This provides an on off pattern at pin 3 that can be adjusted using different values of the capacitor. There are tutorials out there to get started building circuits like this blink circuit and using parts like the NE555 and understanding solderless breadboards and reading schematics. If this is too advanced then simply wire each LED to a resistor and connect to the battery, you can also purchase LEDs with built in blinking circuit.

I decided that it would be more interesting if different LEDs blink at different rates, and our random parts kit included a SN74LS163 which is a binary counter. Connect the enable pins to +v and providing pulses to it allows different outputs to blink at 1/2, 1/4, 1/8, 1/16, etc of the incoming pulse rate. Google binary counter for more info. Unfortunately this is a 5v part and cannot be powered directly from the 9v. The 2 choices were to use a 5v regulator to drop the 9v down to 5v such as the LM7805 or to start with a 5v supply such as a USB phone charger.

Using an oscilloscope is neat to show the waveform here, but not needed for getting this sort of simple circuit up and running. 

I learned this stuff years ago using the Getting Started In Electronics book by Forest M Mims III. Thanks Mr. Mims.

Step 4: Attach LEDs to the Sculpture

With the circuit working with all the LEDs, its time to wire them into the sculpture.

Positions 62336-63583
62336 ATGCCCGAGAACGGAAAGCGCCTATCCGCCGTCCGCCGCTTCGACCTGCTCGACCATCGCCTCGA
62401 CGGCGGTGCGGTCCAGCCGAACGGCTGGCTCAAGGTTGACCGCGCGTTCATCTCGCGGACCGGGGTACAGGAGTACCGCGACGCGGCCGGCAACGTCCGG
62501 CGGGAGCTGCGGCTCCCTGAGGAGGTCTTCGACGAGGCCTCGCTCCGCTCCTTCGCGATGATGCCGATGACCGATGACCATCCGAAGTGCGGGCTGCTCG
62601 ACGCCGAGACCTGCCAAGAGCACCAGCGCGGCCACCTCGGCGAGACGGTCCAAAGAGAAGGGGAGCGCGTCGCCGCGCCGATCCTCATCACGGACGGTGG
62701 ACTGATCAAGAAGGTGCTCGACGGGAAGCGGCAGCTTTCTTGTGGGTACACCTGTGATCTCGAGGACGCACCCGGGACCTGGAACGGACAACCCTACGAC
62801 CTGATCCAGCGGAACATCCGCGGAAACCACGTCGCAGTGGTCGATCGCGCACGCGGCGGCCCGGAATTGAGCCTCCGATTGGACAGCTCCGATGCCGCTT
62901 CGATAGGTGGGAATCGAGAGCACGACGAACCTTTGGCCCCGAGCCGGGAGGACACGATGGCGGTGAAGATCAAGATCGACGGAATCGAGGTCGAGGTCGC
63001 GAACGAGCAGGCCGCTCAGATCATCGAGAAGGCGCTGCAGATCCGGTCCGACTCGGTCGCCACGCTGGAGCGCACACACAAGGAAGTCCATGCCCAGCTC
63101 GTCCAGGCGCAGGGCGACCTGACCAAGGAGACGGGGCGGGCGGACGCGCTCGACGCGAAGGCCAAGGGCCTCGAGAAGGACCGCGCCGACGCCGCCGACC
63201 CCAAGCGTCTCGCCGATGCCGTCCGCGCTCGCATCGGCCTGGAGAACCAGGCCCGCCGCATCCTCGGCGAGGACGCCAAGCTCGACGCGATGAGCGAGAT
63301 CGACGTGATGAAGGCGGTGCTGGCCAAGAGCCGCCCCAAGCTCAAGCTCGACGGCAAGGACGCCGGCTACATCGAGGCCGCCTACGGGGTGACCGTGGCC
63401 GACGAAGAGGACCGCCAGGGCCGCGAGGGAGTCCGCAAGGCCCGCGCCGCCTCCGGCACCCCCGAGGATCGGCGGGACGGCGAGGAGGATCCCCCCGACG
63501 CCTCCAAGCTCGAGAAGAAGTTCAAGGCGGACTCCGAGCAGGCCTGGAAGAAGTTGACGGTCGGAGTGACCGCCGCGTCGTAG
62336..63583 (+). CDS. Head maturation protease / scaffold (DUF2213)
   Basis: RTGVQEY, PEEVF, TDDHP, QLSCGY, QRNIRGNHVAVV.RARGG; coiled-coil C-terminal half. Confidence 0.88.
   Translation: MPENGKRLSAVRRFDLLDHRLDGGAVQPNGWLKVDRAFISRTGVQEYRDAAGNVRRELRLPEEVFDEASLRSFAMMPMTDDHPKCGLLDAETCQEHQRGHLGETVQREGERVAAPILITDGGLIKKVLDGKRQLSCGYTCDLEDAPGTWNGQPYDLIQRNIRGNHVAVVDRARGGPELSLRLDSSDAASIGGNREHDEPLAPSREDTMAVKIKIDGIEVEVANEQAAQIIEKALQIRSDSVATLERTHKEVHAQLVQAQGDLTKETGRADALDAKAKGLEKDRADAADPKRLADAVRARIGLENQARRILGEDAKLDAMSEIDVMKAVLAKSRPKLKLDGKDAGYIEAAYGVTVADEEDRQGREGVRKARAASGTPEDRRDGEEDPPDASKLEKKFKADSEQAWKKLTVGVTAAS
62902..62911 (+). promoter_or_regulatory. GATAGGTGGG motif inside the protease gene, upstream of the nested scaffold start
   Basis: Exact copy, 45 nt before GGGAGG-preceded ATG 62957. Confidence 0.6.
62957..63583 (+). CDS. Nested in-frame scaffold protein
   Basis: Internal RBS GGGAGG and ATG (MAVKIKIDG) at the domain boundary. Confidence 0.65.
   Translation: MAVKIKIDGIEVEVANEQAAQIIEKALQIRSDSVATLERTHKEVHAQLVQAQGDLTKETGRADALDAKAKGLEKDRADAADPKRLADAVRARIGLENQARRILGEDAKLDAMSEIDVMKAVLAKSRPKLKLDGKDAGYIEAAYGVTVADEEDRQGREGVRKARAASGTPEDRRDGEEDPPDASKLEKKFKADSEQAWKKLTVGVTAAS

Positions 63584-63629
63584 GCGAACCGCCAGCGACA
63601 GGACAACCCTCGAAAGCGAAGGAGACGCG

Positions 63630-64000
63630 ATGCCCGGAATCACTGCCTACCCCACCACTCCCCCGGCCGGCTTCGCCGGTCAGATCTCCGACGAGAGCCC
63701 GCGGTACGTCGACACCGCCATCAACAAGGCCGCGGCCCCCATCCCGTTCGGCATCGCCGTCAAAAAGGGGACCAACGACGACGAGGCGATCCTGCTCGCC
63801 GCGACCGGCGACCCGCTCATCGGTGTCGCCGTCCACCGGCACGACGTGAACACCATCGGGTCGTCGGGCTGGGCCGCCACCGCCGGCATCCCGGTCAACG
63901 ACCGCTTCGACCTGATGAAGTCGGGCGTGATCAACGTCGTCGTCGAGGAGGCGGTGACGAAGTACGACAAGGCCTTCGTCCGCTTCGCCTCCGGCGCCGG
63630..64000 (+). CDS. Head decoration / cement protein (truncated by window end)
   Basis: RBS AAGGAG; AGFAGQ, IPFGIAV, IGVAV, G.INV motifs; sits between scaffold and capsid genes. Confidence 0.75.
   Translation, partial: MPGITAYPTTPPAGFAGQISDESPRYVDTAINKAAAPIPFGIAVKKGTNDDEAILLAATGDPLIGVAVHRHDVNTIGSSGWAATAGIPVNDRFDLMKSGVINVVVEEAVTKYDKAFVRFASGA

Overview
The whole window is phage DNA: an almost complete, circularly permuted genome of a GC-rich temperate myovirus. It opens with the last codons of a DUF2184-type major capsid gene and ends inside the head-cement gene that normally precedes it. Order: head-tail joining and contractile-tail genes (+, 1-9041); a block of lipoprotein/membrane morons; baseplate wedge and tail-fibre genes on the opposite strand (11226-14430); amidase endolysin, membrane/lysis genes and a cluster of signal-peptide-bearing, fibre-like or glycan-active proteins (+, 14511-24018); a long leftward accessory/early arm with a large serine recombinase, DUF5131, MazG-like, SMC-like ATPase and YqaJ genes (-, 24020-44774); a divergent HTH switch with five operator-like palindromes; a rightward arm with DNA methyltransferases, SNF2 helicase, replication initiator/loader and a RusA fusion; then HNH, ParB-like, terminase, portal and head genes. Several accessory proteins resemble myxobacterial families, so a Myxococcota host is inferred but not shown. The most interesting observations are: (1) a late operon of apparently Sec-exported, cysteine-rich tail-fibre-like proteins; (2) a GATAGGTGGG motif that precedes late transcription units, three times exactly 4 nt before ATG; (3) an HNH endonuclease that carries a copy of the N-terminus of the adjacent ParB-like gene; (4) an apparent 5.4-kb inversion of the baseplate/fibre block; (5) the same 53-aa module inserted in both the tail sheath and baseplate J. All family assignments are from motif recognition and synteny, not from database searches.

This is where I enlisted the assistance of fellow people at The Robot Group making this a fun group project.
LEDs have an Anode (+), usually longer lead wire and Cathode (-) wire, usually has a flat notch on the otherwise round body of the LED. When in doubt, test them in the circuit. They won't light up backwards. 
This circuit has all the Cathodes going to ground and a separate resistor to each Anode. 

Since the sculpture wire is conductive, we chose to solder a wire only to the anode and use heat shrink tubing to insulate the connection after it is soldered (lasts longer than electrical tape).
The LED is positioned and the Cathode wire is gently wrapped around the conductive sculpture. It can also be soldered as we did, but solder may not adhere well to some types of floral wire.

Tested each LED as it was attached.

The wires were all brought out of the leg of the sculpture and trimmed to a common length for connecting to the circuit. One common ground wire was attached to the sculpture wire.

Seen here, we used a clippy hands thingy to hold the LED while soldering on the wire and a lighter or hot solder iron to shrink the heat shrink tubing to insulate the positive lead. One of the 3 helpers is seen here learning to solder.

Don't burn yourself. Read and understand the long term risks of working with lead solder (wash your hands after) have a well ventilated area and don't inhale the vapors of the rosin, some people eventually develop allergic reactions from over exposure.

Step 5: Plug Wires Into Breadboard

Well, if you really like it, you can get a pref board and make a soldered version of the circuit, but for now, we just plug the LED wires and ground wire into the solderless breadboard. Attach the battery. If using 9v battery snap where the battery can be connected backwards, it can be useful to use a diode to prevent that from damaging your circuit.

Special thanks from all of us at The Robot Group to Jameco for providing us these free parts:
Battery, Solderless Breadboard, NE555 timer and binary counter ICs, LEDs
We really enjoyed the group activity at our weekly meeting in Austin, TX